Adding Nev-R-Adjust Brakes, Replacing the Hub, Drum, and Bearings

I decided to rebuild the brakes and bearings on my Trailmanor. I wanted nev-r-adjust brakes, and I had no idea of the state of the bearings and axle after I purchased the trailer.

On this trailer the hub and drum are a single piece, which I found out only after fruitlessly trying to dismount the drum from the hub.

I raised the trailer on the stabilizers until the tires cleared the ground. I used some axle stands under the frame for safety, but they were under the frame rather than the axle. Never support trailers by the axle.
The first step was to disconnect the two brake magnet wires (it’s electric rather than hydraulic like your car brakes), and remove the old hub, bearings, and brake. I wiped off all of the old grease, cleaned the axle with brake cleaner, removed the zerk fitting and cleaned it, sprayed brake cleaner inside of the ez-lube duct to remaining remove old grease from that, sprayed protectant oil on the axle, replaced the zerk fitting and wrapped the axle in plastic wrap so that it wouldn’t rust while I did the shop part of the job.
I got a new hub/drum from eTrailer.com. It might have been possible to have a machine shop cut the old brake drum for reuse, but this is complicated because electric brakes require that the flat drum face be cut as well because the magnet clamps to that face, not just the inside of the cylinder where the brake shoes will press. Folks on the Trailmanorowners forum said they’d never found a machinist who would cut the drum face for electric brakes, and a new drum turned out to be cheaper than the machine shop work would have been. Dexter (the manufacturer of the brakes and drum/hubs) has realized this. Their new drums aren’t as thick as the old ones, because they aren’t made to be cut.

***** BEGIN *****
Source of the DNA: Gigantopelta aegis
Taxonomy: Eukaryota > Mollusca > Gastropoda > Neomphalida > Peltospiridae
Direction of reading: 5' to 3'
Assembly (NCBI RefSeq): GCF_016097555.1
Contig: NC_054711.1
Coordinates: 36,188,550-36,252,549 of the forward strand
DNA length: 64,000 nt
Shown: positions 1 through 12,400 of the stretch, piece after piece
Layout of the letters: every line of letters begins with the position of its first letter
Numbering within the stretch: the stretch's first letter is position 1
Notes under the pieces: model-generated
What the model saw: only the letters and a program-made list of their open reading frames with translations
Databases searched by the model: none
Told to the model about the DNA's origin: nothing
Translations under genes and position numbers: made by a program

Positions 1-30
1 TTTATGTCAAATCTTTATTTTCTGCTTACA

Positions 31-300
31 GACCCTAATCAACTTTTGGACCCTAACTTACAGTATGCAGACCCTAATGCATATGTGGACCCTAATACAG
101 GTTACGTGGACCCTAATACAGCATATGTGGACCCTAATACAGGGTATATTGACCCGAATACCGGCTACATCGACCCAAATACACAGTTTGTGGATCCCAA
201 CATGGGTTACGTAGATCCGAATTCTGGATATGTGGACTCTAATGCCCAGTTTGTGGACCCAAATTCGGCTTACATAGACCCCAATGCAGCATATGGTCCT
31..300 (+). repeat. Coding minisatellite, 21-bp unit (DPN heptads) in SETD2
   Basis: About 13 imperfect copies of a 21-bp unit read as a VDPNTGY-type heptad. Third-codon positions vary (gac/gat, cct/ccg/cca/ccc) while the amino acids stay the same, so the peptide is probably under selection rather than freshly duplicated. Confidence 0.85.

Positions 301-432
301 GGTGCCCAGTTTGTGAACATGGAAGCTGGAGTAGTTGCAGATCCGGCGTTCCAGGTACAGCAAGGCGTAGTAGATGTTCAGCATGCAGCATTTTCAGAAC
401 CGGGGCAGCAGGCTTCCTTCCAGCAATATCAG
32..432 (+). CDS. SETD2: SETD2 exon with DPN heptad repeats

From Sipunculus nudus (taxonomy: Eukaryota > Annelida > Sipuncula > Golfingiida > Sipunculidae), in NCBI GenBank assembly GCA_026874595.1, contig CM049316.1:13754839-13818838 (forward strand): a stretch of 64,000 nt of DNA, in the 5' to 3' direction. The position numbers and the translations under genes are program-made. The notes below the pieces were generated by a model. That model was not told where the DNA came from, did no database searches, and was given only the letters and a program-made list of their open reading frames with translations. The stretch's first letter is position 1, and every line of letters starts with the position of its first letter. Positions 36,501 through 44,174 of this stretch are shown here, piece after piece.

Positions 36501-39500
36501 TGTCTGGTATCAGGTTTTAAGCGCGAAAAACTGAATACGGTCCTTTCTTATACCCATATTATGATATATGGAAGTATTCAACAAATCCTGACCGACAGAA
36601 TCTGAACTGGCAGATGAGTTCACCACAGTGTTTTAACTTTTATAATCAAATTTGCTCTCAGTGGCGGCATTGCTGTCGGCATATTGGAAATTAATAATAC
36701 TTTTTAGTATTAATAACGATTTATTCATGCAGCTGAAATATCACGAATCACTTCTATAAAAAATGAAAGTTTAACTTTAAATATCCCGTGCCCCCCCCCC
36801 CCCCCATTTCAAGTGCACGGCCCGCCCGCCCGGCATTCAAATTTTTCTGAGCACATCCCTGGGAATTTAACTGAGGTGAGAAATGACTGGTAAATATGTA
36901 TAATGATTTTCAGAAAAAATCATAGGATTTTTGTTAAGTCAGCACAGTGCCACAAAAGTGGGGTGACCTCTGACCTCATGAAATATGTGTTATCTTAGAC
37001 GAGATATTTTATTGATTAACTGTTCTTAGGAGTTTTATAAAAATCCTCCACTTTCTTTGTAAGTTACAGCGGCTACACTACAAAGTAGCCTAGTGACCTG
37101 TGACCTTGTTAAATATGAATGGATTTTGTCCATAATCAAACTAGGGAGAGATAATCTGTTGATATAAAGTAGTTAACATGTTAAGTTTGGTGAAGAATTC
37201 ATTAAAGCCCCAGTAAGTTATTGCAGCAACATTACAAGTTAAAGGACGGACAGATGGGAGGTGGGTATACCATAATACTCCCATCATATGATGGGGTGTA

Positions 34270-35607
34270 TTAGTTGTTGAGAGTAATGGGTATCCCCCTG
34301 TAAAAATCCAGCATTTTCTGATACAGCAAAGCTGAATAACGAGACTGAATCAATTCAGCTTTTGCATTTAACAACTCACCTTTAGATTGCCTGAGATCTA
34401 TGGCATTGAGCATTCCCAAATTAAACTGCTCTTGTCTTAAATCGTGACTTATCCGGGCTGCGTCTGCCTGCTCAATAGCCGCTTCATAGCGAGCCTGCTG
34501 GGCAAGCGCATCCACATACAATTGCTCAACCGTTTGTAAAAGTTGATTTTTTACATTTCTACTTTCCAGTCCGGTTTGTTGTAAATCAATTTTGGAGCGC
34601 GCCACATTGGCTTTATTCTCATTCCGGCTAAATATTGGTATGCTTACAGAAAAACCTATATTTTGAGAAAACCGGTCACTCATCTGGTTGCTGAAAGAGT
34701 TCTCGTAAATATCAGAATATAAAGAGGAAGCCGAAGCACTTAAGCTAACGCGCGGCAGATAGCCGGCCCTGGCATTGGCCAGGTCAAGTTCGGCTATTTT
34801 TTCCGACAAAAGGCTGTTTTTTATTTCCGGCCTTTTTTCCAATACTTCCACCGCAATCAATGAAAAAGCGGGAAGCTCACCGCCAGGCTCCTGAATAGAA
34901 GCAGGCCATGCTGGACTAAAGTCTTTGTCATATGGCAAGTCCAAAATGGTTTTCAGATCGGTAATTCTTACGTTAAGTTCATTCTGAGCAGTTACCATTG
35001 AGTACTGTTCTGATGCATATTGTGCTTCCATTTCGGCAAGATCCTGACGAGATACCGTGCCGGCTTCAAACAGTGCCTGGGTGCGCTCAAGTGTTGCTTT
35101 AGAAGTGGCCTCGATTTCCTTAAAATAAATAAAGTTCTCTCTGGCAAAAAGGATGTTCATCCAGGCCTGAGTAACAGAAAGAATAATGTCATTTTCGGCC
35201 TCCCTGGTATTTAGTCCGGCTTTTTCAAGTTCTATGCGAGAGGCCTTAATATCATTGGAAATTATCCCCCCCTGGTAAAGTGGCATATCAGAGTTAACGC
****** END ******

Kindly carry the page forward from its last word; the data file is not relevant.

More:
Here’s the new nev-r-adjust brake mounted, with the wires reconnected, and with the clean axle. Before mounting the brake, I shot red lithium grease into the zerk of the clean axle, until clean grease flowed out of the ez-lube duct

The new nev-r-ajust brake and the clean axle
The new nev-r-ajust brake and the clean axle

In my shop, I packed the bearings with red lithium grease, and installed them and the seal in the hub, so that I’d only have to mount the hub/drum in the trailer storage yard. I wrapped the hub/drum in plastic to keep dust out of the bearings, and put down a dropcloth under the axle I was working on to keep any dropped parts out of the dirt. Here are some shots of the hub/drum with the bearings and seal installed.

The drum-hub inside
The drum-hub inside
The drum-hub outside
The drum-hub outside

The way the brake works is interesting. 12 volts from the brake controller to the brake magnet energizes the magnet, and the magnet grips the face of the brake drum. This does not apply the brakes. As the wheel turns forward, the magnet is moved by the drum and pushes on a lever that causes the brake shoes to be applied to the inside of the drum cylinder. The wheel has to roll forward a foot or so for this to happen. It doesn’t work in reverse. Trailer brakes are only for supplementing the tow vehicle brakes and tires in stopping the heavier load of the trailer, and for helping to keep the trailer from jack-knifing.

The brake magnet
The brake magnet